She said that the apologies that she and then-health minister Terry Lake made in the legislature to Kayfish in 2014 were sincere.

“If she’d like a personal apology, of course I’d be happy to do that,” Clark said. “If it would bring Ms. Kayfish some closure, absolutely... I’d be quite happy to repeat the apologies the government made on behalf of the civil service in the legislature.”

Clark said the details of where and when would need to be worked out with Kayfish.

Kayfish earlier said all of Clark’s communications with her so far have been through the media and that the 2014 apology fell short of what was needed.

“She left a shadow, an innuendo suggesting that Roderick may have done something wrong and perhaps the government were a bit heavy handed about it.”

Joanna Gislason, a lawyer acting along with legal partner Gary Caroline for Kayfish and three of the fired employees, said Chalke’s report was like a verdict on the firings.

“It’s a verdict that surprises no one,” she said. “The government knew, the researchers knew, Linda knew, the firings were bogus, that the treatment of these individuals was egregious and that the government’s false allegations were harmful and unfounded.”

Caroline said that investigators were able to mistreat the accused employees with no control from higher levels of the government. “I can only think they just ate up what was being fed to them by the investigators,” he said. “It’s just not good enough to say you regret what happened. Why don’t you say what you did. Maybe that way an apology will be heartfelt.”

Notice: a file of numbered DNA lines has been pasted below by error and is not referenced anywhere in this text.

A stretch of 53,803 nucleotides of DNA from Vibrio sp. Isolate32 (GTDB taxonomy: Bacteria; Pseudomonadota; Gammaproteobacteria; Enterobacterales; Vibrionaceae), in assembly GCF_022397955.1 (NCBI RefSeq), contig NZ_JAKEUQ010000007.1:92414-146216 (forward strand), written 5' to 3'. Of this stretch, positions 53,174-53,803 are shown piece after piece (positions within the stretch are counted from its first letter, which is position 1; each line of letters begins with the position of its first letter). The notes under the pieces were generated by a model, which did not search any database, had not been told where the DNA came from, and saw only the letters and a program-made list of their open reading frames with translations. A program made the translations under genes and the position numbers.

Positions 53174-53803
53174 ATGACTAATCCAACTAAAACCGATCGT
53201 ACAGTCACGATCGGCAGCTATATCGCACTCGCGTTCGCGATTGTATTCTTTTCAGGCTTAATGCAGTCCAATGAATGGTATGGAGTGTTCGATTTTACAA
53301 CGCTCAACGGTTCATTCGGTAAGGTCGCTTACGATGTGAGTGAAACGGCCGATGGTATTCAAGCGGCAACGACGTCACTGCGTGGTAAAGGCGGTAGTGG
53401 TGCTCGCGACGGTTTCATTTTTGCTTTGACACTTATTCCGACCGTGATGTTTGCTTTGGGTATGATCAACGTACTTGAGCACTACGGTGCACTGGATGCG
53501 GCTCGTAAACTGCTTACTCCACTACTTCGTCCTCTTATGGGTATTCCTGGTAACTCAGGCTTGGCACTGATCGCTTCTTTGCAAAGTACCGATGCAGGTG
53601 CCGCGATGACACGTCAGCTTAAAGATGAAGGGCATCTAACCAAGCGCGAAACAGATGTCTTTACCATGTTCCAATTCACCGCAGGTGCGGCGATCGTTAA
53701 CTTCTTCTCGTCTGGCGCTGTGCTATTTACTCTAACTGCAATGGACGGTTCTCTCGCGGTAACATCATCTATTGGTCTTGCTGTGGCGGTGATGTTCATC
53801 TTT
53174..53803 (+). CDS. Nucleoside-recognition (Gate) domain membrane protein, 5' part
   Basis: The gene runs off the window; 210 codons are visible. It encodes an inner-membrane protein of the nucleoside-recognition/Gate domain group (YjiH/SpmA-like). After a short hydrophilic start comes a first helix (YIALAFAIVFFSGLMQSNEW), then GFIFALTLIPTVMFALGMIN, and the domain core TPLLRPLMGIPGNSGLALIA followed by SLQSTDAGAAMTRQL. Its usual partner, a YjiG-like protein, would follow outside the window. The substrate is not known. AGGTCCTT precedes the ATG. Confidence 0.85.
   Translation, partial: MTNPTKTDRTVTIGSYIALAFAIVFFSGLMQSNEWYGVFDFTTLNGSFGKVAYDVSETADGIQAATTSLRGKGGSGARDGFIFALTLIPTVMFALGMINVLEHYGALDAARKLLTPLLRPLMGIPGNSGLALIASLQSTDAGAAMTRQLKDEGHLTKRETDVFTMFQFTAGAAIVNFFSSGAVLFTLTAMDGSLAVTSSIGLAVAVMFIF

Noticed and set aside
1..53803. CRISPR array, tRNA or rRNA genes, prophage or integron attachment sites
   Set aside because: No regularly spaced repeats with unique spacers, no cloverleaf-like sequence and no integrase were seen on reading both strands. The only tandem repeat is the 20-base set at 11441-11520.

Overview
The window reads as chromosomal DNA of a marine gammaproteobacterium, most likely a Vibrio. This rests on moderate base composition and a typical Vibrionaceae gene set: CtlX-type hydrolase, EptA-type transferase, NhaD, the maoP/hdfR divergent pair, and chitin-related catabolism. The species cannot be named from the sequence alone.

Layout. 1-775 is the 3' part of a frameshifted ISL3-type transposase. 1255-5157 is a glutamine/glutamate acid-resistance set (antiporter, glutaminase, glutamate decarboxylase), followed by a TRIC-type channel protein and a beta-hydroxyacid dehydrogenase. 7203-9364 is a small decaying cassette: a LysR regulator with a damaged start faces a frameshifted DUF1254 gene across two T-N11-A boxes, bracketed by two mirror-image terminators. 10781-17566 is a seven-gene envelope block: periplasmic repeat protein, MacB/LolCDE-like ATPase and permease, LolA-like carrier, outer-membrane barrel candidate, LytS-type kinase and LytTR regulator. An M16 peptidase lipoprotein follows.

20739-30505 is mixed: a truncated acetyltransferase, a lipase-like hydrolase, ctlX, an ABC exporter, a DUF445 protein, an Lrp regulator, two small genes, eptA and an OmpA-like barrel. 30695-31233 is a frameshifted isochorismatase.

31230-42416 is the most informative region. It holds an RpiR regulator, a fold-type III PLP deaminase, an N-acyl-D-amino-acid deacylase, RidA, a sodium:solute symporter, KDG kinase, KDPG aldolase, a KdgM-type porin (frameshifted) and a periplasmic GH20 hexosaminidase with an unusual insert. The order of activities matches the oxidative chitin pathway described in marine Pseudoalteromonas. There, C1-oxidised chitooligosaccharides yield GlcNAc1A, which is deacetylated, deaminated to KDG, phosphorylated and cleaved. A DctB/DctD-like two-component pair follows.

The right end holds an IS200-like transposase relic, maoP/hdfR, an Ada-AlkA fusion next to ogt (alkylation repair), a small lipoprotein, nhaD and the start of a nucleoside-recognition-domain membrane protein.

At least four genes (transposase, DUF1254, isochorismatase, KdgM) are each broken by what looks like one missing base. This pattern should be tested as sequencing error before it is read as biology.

Asked if the firings should be an election issue, Kayfish said she hoped so.

“That will depend on the people of B.C.”  [Tyee]

  • Share:

Get The Tyee's Daily Catch, our free daily newsletter.

Tyee Commenting Guidelines

Comments that violate guidelines risk being deleted, and violations may result in a temporary or permanent user ban. Maintain the spirit of good conversation to stay in the discussion.
*Please note The Tyee is not a forum for spreading misinformation about COVID-19, denying its existence or minimizing its risk to public health.


  • Be thoughtful about how your words may affect the communities you are addressing. Language matters
  • Challenge arguments, not commenters
  • Flag trolls and guideline violations
  • Treat all with respect and curiosity, learn from differences of opinion
  • Verify facts, debunk rumours, point out logical fallacies
  • Add context and background
  • Note typos and reporting blind spots
  • Stay on topic

Do not:

  • Use sexist, classist, racist, homophobic or transphobic language
  • Ridicule, misgender, bully, threaten, name call, troll or wish harm on others
  • Personally attack authors or contributors
  • Spread misinformation or perpetuate conspiracies
  • Libel, defame or publish falsehoods
  • Attempt to guess other commenters’ real-life identities
  • Post links without providing context

Most Popular

Most Commented

Most Emailed


The Barometer

Will the BC Conservatives’ Surge Last?

Take this week's poll